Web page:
Founded in 1815, Allegheny College ranks among the oldest 1% of colleges and universities in the United States. Perhaps as many as 100 colleges were established and failed before the Civil War. Allegheny is one of the hardy survivors that testify daily to the determination and vision of those early pioneers of higher education in America.
Allegheny is situated in Meadville, Pa., which was established in 1788 in the French Creek Valley, astride the route traversed by George Washington on his journey to Fort LeBoeuf a generation earlier. In 1815, Meadville was still a raw frontier town of about 400 settlers, of whom an unusually large number had come from Massachusetts and Connecticut. They dreamed of a college that might bring the educational opportunities of New England to the frontier. The Rev. Timothy Alden was recruited to take on the task, and two months after his arrival in April 1815, Allegheny was established-with Alden as its first president.
Within half a dozen years, however, Alden succeeded in attracting sufficient funds to begin building a campus, having traveled throughout the eastern states seeking support for a planned library and classroom building. The need of a building to house a library led to the construction, in the 1820s, of Bentley Hall, today a leading example of early American architecture. Designed by Alden, this handsome structure still crowns the hill on which the campus is located. It is named in honor of Dr. William Bentley, who donated his outstanding private library to the College.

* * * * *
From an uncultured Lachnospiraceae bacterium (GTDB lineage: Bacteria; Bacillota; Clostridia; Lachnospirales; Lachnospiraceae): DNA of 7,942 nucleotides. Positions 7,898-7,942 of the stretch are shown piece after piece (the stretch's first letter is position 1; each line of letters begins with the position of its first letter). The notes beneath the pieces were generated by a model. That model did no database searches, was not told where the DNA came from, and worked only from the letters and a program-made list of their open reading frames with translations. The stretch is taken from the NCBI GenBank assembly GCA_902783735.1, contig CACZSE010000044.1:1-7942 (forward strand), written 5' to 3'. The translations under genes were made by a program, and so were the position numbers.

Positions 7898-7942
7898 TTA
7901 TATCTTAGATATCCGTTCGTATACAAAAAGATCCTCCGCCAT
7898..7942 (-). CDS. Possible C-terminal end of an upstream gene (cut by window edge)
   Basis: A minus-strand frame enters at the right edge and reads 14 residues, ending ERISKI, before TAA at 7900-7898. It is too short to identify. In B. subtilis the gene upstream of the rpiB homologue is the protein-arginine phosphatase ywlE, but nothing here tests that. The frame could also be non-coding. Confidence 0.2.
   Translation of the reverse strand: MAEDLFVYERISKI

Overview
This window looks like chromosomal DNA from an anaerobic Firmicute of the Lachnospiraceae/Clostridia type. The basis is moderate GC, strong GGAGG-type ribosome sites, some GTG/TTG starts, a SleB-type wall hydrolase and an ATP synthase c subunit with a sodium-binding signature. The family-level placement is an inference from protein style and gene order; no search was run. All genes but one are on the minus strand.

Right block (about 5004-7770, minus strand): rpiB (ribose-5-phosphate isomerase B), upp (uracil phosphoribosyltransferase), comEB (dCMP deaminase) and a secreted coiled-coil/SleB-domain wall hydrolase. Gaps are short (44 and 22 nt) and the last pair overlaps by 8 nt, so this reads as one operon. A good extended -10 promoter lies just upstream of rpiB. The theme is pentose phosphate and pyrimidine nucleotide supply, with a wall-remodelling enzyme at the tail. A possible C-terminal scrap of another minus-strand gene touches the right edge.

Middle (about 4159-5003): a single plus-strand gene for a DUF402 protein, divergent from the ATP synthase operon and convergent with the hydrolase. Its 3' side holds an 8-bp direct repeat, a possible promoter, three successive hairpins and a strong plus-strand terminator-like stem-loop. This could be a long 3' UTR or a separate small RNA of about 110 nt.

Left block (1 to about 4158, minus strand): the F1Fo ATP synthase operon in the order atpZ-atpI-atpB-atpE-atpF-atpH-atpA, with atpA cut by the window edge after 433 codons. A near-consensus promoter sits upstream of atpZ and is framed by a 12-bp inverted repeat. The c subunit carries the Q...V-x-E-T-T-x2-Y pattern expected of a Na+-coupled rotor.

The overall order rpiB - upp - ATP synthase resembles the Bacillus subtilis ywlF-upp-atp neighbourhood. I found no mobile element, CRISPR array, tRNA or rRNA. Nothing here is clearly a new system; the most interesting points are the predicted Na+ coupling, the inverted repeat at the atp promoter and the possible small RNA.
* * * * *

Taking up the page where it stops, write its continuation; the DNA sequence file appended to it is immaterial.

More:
From these early beginnings, the College has grown in size and significance, while maintaining strong community ties. Today, the campus has 33 buildings on a 77-acre central campus; a 182-acre outdoor recreational complex; and a 283-acre nature preserve. Allegheny's 2,000 undergraduates come from 34 states and 31 countries to attend an institution ranked as a "Best Value" among National Liberal Arts Colleges by U.S. News & World Report.
Allegheny's 20th president, Richard J. Cook, took office in August 1996 and under his leadership the College has launched New Century Connections, a set of basic planning principles designed to guide the College's development from 1998 though 2003. New Century Connections affirms Allegheny's commitment to its historical purpose and identity while outlining core strategies and related initiatives that adapt the traditional strengths of a liberal arts curriculum to the changing needs of students and the new world that they will help create.